Who doesn’t love a good fighting game? Hell, I even love the bad ones. Though I’m avoiding the recent DLC in Street Fighter V and Super Smash Bros 3DS/WiiU (holding out for the confirmed upcoming “Arcade Edition” of SFV and the heavily rumored “Deluxe” Smash), my time with the additions to the widely derided Marvel vs. Capcom Infinite (and my surprising enjoyment of said additions) made me want to look into the post release content of the fighting games that people actually liked this year, namely, Tekken 7 and Injustice 2. Because who doesn’t like to spend money they don’t have on shit they don’t need? Communists, that’s who.
Injustice 2 (full review HERE)
These guys should be teaming up to steal Captain Cold’s lunch money.
Despite my pronounced Marvel fanboyishness, I don’t have any problem admitting that Injustice 2 is a better game than MvCI (I’ll take Marvel having SIGNIFICANTLY better movies any day of the week, thanks), but with D-listers like Enchantress and Starfire and out of place Mortal Kombat characters Sub Zero and Raiden on the DLC docket, post release content may be one category where Capcom had Netherrealm clearly beat. And then they announced Hellboy. Brought to life by veteran voice actor Michael-Leon Wooley (sounding like a gruff mix of the familiar Ron Perlman take and fellow gravelly hardass Josh Brolin), you can tell that NR treated ol’ Red with even more love and care than the main cast, looking fantastic and appropriate even in some of the more esoteric costume elements you can add to his beautifully crafted character model.
Red’s top heavy, simian nature makes him look like he jumped into battle straight from one of creator Mike Mignola’s classic story arcs (Mignola even provides the art for HB’s arcade mode ending), with a hard hitting, gun toting style that pays tribute to the Kirby influenced source material more than it fits into any preconceived fighting game play style, though his bread and butter combos (jumping medium into crouch medium into hand of god, for example) flow really smoothly. If I had one complaint it would be that Big Red’s “drag me to hell” style super move is a little on the nose, and it may have been nice to see the other BPRD members join the fray (though that may be more of a licensing hurdle than a creative decision), but aside from that one minor nitpick Hellboy is a great reason to dust off Injustice 2, and makes me anticipate the upcoming addition of the Teenage Mutant Ninja Turtles (Of all things!) to the game even more.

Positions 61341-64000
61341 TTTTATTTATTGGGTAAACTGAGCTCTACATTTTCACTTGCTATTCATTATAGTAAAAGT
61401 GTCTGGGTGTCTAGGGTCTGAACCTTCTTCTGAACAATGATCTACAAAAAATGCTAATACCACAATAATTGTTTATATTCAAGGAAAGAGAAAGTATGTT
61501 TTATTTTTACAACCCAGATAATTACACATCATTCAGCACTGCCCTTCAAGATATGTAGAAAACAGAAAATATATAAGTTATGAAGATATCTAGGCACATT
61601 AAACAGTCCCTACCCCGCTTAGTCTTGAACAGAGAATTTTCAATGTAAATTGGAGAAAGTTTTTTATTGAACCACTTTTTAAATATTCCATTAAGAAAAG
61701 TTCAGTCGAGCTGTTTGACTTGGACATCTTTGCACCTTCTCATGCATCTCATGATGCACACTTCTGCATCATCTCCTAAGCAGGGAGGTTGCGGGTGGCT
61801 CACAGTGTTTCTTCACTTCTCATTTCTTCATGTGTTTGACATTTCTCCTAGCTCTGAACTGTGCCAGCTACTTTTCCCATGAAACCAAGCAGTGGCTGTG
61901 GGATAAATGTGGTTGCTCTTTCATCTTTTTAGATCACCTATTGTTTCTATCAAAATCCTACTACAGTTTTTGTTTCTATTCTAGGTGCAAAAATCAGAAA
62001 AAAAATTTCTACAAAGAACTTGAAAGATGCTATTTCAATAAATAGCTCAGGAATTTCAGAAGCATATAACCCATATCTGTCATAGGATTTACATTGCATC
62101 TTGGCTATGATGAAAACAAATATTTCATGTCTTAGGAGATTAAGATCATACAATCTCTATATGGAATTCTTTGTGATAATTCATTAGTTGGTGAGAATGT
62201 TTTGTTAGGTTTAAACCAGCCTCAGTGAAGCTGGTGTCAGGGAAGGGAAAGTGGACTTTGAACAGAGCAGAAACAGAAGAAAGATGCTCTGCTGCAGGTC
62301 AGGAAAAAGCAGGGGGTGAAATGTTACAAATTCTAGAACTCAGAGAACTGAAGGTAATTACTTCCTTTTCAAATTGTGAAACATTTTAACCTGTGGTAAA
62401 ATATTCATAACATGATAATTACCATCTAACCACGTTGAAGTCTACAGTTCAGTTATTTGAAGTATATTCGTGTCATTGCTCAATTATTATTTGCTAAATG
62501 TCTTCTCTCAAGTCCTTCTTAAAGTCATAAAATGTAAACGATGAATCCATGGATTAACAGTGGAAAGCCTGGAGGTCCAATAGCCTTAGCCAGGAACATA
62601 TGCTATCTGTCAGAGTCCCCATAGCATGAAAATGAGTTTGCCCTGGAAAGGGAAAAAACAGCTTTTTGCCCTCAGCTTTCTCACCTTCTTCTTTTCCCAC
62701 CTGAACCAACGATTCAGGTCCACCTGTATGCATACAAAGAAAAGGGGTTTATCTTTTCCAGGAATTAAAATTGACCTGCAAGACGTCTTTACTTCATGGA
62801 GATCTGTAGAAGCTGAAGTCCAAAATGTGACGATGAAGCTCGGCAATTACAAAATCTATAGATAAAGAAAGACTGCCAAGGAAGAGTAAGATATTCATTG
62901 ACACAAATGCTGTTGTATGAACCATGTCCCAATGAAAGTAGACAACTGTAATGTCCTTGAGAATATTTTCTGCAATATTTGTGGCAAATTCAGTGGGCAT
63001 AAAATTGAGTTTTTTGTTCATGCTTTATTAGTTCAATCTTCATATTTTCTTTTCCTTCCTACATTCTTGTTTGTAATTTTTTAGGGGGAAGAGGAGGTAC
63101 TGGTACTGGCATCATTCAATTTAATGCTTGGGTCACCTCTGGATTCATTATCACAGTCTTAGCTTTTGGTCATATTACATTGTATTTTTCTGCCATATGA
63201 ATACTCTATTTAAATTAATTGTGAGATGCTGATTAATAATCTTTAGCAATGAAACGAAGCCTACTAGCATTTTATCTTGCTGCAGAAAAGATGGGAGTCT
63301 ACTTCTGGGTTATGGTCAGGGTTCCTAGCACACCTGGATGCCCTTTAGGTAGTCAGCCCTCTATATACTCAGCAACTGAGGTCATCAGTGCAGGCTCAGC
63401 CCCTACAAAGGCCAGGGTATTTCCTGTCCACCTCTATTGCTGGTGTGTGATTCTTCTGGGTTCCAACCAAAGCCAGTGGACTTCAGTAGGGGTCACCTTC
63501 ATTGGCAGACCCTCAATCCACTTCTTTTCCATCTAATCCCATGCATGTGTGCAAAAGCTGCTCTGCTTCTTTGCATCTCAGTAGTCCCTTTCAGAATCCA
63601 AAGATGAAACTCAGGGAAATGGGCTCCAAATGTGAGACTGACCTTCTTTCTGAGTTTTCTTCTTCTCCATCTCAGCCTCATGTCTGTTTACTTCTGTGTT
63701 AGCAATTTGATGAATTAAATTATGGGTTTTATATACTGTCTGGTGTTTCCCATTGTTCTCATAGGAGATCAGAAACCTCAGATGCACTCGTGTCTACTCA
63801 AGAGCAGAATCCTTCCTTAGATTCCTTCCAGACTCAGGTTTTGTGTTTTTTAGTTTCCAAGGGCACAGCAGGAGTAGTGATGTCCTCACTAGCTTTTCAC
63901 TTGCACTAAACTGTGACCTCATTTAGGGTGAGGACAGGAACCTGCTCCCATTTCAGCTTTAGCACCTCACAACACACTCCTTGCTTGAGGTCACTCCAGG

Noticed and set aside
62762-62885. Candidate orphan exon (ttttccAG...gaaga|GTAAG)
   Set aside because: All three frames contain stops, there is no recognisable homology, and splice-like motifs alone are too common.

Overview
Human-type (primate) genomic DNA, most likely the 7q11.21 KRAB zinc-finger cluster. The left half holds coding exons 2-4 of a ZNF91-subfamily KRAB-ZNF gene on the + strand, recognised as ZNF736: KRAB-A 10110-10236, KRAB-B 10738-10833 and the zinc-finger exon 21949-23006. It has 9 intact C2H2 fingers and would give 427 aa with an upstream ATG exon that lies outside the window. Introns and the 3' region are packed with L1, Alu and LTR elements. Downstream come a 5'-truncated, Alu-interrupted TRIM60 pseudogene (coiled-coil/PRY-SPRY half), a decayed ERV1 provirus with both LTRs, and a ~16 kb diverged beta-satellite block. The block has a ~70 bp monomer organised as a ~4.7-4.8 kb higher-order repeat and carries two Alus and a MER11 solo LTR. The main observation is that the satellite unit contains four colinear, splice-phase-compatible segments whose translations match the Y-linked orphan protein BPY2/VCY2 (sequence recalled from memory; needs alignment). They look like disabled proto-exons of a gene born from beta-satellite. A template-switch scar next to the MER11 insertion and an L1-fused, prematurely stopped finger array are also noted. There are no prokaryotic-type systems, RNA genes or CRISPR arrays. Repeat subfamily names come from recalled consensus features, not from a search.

Tekken 7 (full review HERE).
“Ah’ll stain mah hanns… wif you burudd…”
Far from my begrudging respect for Injustice 2 and my forced acceptance of MvCI, Tekken 7 is a great game that I really like, and probably would’ve been the game I spent the most time with this year if not for Nintendo’s brilliant revival of its holy trinity (you know, The Plumber, The Link, and The Holy Samus), so Namco adding another classic Japanese 2D fighting game villain (joining Street Fighter’s Akuma, of course) to their deep roster of flashy and viable fighters was less of an “oh that’s interesting” and more of a “shut up and take my money”.
From his classic butt rockin’ theme music to his flippy armed throws and finger twisting supers, deathless Fatal Fury / King of Fighters antagonist Geese Howard feels just as home in Tekken’s side-step happy 3D arenas as Akuma did, projectiles and all. Tossing in some single player content, like one of the game’s small side story missions, may have been nice but given the detail lavished upon Geese’s model, stage, music (and it’s rad modern remix) and how seamlessly he integrates with the rest of the juggle and grapple heavy cast, I’m not complaining. I know absolutely dick about Final Fantasy XV but upcoming character Noctis will be worth my 7.99 because Namco clearly knows what they’re doing here with this heavily polished less is more approach, and hopefully they keep adding characters to Tekken 7, even after the majority of players abandon it for the next SoulCalibur in 2018.